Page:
George de la Hèle: Missa Praeter Rerum Seriem
By James Manheim – ALL MUSIC

Like other southern European courts, the Habsburgs in Iberia hired Flemish composers as well as native talent for their church music. This repertory has been generally neglected, not for any reasons of quality, but because much of it was destroyed in a pair of natural disasters, the Great Fire of Madrid in 1735, which consumed the chapel library at the Alcázar, and the Lisbon earthquake of 1755.

This release, although one would never know it from the graphics, is devoted to the Missa Praeter Rerum Seriem of George de La Hèle, a parody mass based on a six-part motet by Josquin Desprez that expands its model from six to seven and finally eight parts in a virtuoso setting.

The work here receives its world premiere, and it is worth the money and time for this alone. The performances by the properly substantial (34-voice) ensemble El León de Oro is close to an English cathedral style, with a clean, perfectly blended, rather light sound even in the more somber low-range pieces. This may be true because the conductor in the mass is Tallis Scholars director Peter Phillips, but there is no shift between the mass and the various shorter pieces directed by the choir’s founder, Marco Antonio García de Paz. These shorter pieces, by the all-but-unknown composers Pierre de Manchicourt, Nicolas Payen, and Philippe Rogier, are a distinguished group ranging from hefty two-section motets to limpid short works.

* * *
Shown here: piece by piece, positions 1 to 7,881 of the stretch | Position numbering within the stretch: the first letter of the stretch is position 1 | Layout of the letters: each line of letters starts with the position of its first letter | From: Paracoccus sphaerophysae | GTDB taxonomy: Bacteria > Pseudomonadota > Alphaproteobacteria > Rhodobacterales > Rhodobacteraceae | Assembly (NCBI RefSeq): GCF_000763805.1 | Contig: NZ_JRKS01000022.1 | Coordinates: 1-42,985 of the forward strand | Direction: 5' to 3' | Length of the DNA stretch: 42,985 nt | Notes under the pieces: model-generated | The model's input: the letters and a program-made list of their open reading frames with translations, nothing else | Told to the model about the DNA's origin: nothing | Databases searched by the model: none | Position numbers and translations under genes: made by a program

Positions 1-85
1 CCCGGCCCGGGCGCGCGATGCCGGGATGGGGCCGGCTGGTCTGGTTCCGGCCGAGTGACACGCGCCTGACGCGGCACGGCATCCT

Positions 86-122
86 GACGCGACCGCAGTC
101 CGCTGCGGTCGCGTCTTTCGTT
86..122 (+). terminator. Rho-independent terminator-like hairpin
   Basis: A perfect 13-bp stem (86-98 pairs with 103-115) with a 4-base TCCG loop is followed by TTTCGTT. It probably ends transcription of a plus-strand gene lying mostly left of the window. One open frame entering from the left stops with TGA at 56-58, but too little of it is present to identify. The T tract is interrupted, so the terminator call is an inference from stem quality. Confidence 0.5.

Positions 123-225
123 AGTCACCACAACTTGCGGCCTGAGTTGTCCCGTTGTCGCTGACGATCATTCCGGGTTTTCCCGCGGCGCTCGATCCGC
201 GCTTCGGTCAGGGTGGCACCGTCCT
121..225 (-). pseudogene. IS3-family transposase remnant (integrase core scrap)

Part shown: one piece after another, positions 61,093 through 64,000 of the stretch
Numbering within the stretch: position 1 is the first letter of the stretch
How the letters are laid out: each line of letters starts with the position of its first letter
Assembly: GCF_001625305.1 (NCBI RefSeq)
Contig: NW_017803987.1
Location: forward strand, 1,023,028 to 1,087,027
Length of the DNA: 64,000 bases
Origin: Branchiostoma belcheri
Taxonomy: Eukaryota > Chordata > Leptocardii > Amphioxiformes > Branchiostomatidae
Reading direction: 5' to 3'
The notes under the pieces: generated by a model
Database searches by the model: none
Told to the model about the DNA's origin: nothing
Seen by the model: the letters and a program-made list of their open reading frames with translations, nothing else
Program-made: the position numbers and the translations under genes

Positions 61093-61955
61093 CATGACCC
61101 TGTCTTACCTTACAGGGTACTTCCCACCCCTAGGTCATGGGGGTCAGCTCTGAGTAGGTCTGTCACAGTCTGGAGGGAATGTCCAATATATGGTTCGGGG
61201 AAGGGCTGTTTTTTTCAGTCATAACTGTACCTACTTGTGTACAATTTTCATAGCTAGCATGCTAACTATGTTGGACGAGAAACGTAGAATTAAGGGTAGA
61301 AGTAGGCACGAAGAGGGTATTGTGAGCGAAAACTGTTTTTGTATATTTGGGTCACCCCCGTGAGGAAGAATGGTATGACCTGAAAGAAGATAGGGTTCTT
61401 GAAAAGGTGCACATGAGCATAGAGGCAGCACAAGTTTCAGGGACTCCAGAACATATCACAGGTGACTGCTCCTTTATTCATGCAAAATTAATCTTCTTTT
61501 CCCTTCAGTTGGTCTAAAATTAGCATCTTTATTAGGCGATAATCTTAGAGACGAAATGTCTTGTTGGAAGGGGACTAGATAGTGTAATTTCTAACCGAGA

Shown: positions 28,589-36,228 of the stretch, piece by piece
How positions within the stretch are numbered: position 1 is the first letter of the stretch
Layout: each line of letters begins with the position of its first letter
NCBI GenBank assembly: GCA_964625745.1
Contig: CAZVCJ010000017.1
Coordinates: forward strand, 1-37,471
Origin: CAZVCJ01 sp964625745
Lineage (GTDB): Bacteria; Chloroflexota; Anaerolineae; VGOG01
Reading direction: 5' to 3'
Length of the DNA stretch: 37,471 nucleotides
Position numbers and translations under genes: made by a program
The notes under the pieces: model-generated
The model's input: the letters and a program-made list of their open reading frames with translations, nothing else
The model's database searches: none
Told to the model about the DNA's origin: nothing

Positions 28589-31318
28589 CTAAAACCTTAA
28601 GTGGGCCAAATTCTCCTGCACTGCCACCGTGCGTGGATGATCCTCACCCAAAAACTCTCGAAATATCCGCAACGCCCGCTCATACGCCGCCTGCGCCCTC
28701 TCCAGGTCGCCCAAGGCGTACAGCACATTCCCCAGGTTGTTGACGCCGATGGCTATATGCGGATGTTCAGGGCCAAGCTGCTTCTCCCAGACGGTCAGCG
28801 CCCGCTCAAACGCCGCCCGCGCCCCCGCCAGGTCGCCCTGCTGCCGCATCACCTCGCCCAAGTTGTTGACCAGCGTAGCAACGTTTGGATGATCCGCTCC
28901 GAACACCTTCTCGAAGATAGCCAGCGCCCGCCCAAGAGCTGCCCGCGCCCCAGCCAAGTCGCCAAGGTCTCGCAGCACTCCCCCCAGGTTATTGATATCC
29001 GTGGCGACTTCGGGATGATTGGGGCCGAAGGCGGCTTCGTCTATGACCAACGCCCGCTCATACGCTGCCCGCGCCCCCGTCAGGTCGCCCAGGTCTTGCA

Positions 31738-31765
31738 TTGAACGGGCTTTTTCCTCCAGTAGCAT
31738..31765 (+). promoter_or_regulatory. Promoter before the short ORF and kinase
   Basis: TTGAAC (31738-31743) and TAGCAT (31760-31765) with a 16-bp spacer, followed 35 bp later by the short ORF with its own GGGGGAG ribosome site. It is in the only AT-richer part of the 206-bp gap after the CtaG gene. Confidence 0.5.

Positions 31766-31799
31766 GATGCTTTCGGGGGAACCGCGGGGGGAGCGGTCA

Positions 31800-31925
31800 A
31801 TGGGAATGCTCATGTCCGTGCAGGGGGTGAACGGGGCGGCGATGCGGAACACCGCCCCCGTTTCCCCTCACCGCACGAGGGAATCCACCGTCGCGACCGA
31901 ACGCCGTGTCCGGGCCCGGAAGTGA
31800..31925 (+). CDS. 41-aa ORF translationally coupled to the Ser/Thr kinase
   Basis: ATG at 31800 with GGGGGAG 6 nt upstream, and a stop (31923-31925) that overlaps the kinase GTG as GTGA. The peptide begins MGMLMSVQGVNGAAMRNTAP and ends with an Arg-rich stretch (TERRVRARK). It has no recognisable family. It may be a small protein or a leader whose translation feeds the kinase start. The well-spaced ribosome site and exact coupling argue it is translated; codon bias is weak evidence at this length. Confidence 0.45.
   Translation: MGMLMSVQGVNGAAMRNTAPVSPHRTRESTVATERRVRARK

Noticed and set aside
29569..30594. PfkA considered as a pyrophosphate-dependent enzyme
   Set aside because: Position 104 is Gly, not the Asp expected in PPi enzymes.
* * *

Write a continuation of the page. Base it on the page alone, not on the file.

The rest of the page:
Hyperion’s sound from a monastery church in Asturias is ideal. Renaissance buffs and general listeners alike will find worthwhile new material on this album, which made classical best-seller lists in the spring of 2024.